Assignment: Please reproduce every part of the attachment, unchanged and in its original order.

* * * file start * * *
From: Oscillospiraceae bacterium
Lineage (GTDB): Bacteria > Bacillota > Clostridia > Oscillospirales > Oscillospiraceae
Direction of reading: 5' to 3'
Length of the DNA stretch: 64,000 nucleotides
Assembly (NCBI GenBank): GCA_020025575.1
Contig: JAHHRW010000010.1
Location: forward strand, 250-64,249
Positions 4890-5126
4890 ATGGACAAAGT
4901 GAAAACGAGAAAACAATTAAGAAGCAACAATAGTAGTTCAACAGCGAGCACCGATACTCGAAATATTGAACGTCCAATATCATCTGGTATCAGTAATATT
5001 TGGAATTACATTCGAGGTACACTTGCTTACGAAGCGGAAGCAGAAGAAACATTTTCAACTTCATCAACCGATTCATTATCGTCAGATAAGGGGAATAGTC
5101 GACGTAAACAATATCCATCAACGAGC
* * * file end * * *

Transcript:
From: Oscillospiraceae bacterium
Lineage (GTDB): Bacteria > Bacillota > Clostridia > Oscillospirales > Oscillospiraceae
Direction of reading: 5' to 3'
Length of the DNA stretch: 64,000 nucleotides
Assembly (NCBI GenBank): GCA_020025575.1
Contig: JAHHRW010000010.1
Location: forward strand, 250-64,249
Positions 4890-5126
4890 ATGGACAAAGT
4901 GAAAACGAGAAAACAATTAAGAAGCAACAATAGTAGTTCAACAGCGAGCACCGATACTCGAAATATTGAACGTCCAATATCATCTGGTATCAGTAATATT
5001 TGGAATTACATTCGAGGTACACTTGCTTACGAAGCGGAAGCAGAAGAAACATTTTCAACTTCATCAACCGATTCATTATCGTCAGATAAGGGGAATAGTC
5101 GACGTAAACAATATCCATCAACGAGC